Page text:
60 Steps to Blend in on a Party with Swedes – Nightlife Guide Sweden

Nightlife Guide Sweden
Nightlife Guide Sweden , How to act like a typical Swede

In this post I’d like to focus on the party habits of those Swedes in the typical party age, say between 20 and 35. An age when most Swedes live in a place they don’t have to share with their parents or kids.

How to party like a Swede

Chronologically, follow theses steps.

On a typical Friday evening…

  1. Go home from work or studies
  2. Get prepared, choose some stylish cloths (Dress like a Swede)
  3. Send a message to the host to check if it’s okej to bring a friend
  4. Fill a little plastic bottle with the alcoholic drink of your choice. Alternatively, if you are a generous person and want to share your drink with others, take a bag-in-box of wine with you
  5. Put it into a plastic bag from systembolaget (Swedish state-owned alcohol store)
  6. Take the bus or go by bike to the preparty
  7. Enter the place
  8. Say “nämen tjeeena” to the host, give him or her an awkward hug
  9. Take off your shoes (make sure you have previously chosen representable socks)
  10. Make a round, shake hands with everyone and introduce yourself to those you haven’t met yet by simply saying your first name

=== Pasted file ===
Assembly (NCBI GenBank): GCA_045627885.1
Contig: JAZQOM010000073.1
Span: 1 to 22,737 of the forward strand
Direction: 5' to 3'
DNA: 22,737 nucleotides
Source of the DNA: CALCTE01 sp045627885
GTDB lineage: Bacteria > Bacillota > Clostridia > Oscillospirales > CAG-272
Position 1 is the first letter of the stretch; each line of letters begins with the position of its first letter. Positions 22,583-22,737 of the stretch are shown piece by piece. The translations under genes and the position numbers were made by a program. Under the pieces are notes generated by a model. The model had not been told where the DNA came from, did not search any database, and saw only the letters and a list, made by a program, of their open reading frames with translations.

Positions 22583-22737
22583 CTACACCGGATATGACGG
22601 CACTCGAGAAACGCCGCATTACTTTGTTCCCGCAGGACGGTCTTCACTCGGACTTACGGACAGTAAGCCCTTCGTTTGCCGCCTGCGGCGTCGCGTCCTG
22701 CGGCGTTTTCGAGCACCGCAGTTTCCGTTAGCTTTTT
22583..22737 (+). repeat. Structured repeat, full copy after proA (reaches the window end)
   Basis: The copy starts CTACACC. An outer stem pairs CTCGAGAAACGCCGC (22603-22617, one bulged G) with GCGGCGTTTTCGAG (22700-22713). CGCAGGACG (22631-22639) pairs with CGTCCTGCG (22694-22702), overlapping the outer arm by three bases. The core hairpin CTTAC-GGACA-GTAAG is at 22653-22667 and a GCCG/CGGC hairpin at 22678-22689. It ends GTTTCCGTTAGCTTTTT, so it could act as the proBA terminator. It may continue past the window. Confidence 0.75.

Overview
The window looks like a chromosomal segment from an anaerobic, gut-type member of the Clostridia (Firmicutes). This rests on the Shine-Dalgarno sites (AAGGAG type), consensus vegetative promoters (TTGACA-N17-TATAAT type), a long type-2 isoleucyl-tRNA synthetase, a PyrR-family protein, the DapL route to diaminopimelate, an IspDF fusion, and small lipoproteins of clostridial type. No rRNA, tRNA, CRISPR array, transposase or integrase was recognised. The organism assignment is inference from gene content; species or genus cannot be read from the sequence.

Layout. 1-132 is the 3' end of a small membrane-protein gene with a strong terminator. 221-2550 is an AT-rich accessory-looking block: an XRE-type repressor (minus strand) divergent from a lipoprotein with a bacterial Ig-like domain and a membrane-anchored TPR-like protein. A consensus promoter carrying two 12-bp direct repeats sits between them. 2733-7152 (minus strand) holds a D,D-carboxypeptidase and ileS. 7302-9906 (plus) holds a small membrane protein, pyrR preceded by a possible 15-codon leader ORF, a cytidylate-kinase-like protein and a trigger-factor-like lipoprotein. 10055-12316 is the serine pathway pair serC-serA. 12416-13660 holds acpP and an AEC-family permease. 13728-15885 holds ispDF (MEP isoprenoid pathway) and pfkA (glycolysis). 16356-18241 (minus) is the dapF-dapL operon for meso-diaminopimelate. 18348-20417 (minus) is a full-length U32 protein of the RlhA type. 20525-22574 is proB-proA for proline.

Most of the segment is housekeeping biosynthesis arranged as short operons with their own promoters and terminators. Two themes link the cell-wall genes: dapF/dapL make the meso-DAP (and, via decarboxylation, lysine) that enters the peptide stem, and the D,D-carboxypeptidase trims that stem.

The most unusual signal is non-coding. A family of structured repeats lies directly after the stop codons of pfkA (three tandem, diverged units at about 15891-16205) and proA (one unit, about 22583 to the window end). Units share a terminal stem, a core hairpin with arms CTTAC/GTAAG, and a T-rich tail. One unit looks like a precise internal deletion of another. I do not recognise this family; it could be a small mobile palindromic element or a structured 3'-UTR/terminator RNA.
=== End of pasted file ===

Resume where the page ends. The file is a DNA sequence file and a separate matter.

11. Don’t remember any of the names of the other guests you just met
  12. … apart from that snygging (handsome) you later want to talk to
  13. Go to the kitchen to put your other beer cans or drinks into the fridge
  14. Drink (Drink like a Swede)
  15. Talk to random person standing in the kitchen
  16. Ask them from where they know the host
  17. Drink more
  18. Have a seat on the crowded sofa
  19. Talk to the person next to you about what they are drinking
  20. Observe how the atmosphere and level of alcohol increases inside of you and others
  21. Let your conversation get interrupted by someone increasing the volume of the music
  22. Feel awkward when that person who had already a few too many drinks and wants everyone to join for a dance
  23. Raise and move your body in almost rhythmic ways to the sounds of ABBA or Swedish House Mafia
  24. Have another zip to overcome the feeling of awkwardness for a few seconds
  25. Avoid the dance floor in the living room and that shouty sing-along by going to the kitchen for a chat with the other non-screamers
  26. Chat about when to leave to avoid a long queue in front of the pub
  27. Between 22.00 and 00.00 leave the preparty, after the host stopped the music and shouted “Nu drar vi!”, “Now let’s go!”
  28. Before leaving, get stuck in the queue to the toilet that everyone needs to use, except those who spontaneously decide to release water outside in the behind the bushes or lamp posts
  29. Put on your shoes, notice you collected dust and your sticky socks, because they are slightly soaked with beer spill
  30. Walk to the pub/bus station
  31. Speak loudly on the way there
  32. Join the queue
  33. Get approached/approach foreigners and ask them what they are drinking out of their little plastic bottles
  34. Sing a snapsvisa (snaps song/drinking song)
  35. Get rid of your drink before you can be seen by the Security guards (remember, it’s not allowed to drink alcohol in public in Sweden)
  36. Show your ID at the entrance of the club